Victor Davis Hanson Commentary: Identity Politics Absurdities and the Ridiculousness of Reparations

The last time racial reparations made the major news was on the eve of September 11, 2001 attacks. The loss of 3,000 Americans, which for a time fueled a new national unity, quickly dispelled the absurdities of the reparation movement, and turned our attention toward more existential issues. Now the idea is back in vogue again. Here are 10 reasons why the nation’s—and especially California’s—discussions of reparatory payouts are dangerous in a multiracial state, and why reparations are not viable either in an insolvent state or a bankrupt nation at large.

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Commentary: An American Awakening

The seemingly novel developments of the last several years have not taken me by surprise. When I completed American Awakening in May 2020, the national election was still five months into the future, and the stringent measures ostensibly instituted to hold the Wuhan Flu at bay had just been implemented. I thought then that a Democratic Party victory in November 2020 would promise the American electorate a return to normal politics, but in fact would operate on the basis of what, in American Awakening, I called the politics of innocence and transgression; and that if Joe Biden became the Democratic Party nominee, in order to demonstrate that he was the-right-kind-of-white-man, he would champion this sort of politics. 

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Civil Rights Commissioner Warns Schools Touting Segregated Programs and Graduation Ceremonies They Are in Violation of Civil Rights Act

U.S. Civil Rights Commissioner Peter Kirsanow has warned two schools that have announced programs or graduation exercises that intend to segregate students by race or other identifying feature they are in violation of the Civil Rights Act.

In recent letters to both California Polytechnic State University and Oakton Community College in Illinois, Kirsanow, writing as a single member of the commission, reminds the schools’ officials that they are “subject to Title VI of the Civil Rights Act of 1964.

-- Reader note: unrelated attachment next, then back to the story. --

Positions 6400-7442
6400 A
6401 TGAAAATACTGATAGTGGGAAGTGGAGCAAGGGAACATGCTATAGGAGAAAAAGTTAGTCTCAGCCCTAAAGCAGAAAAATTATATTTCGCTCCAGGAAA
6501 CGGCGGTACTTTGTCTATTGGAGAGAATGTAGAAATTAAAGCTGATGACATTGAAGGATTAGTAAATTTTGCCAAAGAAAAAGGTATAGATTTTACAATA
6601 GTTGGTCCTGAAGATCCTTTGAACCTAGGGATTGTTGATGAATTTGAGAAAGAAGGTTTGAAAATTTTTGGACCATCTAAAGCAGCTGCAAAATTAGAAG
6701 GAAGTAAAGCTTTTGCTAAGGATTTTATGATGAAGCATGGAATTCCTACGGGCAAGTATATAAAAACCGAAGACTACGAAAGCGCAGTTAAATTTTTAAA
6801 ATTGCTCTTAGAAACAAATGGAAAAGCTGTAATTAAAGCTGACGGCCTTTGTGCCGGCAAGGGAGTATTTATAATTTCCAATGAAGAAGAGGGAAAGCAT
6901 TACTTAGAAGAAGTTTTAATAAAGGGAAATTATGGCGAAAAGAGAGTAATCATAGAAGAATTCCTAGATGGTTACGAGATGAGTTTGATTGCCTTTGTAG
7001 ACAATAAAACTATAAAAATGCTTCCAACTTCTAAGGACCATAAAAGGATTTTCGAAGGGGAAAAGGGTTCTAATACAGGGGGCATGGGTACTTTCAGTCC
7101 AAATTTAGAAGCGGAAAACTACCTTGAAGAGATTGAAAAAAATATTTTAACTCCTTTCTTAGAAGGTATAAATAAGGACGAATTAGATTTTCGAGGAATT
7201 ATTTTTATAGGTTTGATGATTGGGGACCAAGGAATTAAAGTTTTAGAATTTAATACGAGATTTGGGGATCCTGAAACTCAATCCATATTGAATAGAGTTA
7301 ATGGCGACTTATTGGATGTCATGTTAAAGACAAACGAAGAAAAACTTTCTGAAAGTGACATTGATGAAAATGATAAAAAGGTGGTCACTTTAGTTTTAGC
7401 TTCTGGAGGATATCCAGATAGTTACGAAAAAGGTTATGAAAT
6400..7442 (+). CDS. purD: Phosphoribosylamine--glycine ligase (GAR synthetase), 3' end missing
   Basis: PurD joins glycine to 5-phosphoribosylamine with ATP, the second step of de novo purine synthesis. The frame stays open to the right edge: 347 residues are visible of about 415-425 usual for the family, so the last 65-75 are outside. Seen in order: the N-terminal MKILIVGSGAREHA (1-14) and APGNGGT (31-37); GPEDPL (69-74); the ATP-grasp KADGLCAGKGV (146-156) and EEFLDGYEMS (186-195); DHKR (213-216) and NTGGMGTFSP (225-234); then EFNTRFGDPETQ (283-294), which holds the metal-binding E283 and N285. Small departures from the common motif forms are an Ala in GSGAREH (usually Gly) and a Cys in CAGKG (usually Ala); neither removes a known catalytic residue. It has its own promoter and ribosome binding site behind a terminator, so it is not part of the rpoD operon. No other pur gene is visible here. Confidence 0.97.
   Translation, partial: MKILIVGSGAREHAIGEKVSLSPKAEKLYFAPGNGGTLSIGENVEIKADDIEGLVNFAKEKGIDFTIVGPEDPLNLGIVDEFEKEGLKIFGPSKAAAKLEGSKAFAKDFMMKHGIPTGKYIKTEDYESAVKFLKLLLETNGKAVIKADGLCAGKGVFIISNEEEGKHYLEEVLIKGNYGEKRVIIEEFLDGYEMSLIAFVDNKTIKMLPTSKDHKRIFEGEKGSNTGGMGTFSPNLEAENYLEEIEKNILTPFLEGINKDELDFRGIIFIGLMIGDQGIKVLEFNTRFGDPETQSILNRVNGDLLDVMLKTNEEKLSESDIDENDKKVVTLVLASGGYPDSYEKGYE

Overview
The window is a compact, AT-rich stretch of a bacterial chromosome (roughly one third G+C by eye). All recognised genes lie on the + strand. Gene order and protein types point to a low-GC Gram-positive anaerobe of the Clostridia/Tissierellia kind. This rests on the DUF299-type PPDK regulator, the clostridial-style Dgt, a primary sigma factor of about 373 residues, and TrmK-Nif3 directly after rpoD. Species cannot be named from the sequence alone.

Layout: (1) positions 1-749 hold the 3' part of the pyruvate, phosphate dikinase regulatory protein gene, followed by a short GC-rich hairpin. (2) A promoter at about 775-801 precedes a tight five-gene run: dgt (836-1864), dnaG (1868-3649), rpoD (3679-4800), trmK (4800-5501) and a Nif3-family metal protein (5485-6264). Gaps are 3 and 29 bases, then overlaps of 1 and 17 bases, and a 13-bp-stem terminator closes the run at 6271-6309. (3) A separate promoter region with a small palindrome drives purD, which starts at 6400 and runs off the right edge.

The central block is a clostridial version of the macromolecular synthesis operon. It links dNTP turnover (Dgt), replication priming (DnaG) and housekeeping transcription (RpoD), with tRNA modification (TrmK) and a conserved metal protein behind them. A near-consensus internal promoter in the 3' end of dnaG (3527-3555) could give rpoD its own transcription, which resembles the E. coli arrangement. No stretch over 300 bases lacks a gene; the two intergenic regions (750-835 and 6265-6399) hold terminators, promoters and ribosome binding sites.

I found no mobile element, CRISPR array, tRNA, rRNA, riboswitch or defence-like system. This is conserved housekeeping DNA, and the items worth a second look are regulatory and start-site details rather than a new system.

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Commentary: America Is Not Divided, It’s Being Hijacked

It seems lately like everywhere, on both the Right and the Left, we are hearing a chorus of voices tell us America is hopelessly divided and on the brink of a second civil war.

The level of rancor and incivility characterizing much of our contemporary political dialogue appears to confirm as much on a daily basis. It appears Left and Right have arrived at irreconcilable worldviews, disagreeing on first principles, core convictions, specific policy choices and ultimate ends. Increasingly, they seem unable to see eye to eye even when it comes to pure matters of fact.

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Commentary: Adopting a ‘Woke Culture’ Hurts Diversity and Inclusion

I have been watching with great personal and professional interest over the past few years as employers, predominantly the larger publicly traded companies, but sometimes the smaller companies as well, have been forcing their employees to make political choices instead of general work condition choices when weighing career decisions. Likewise, they are forcing their customers to make the same sort of political calculus when deciding whether or not to purchase their company’s goods or services.

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Mesa Public Schools Updates Dress Code Policy to be ‘More Equitable,’ Will Define ‘Hate Speech’ Based on Dictionary

Mesa Public Schools (MPS) updated their dress code policy to make it more equitable and prohibit “hate speech.” Nowhere in their current policies does MPS define “hate speech.”

As reported by The Arizona Sun Times last month, MPS General Counsel Kacey Gregson said that students would have a right to express their political beliefs unless it could be perceived as “hate speech,” promoting violence, or immediately or potentially causing substantial interference with the learning environment.

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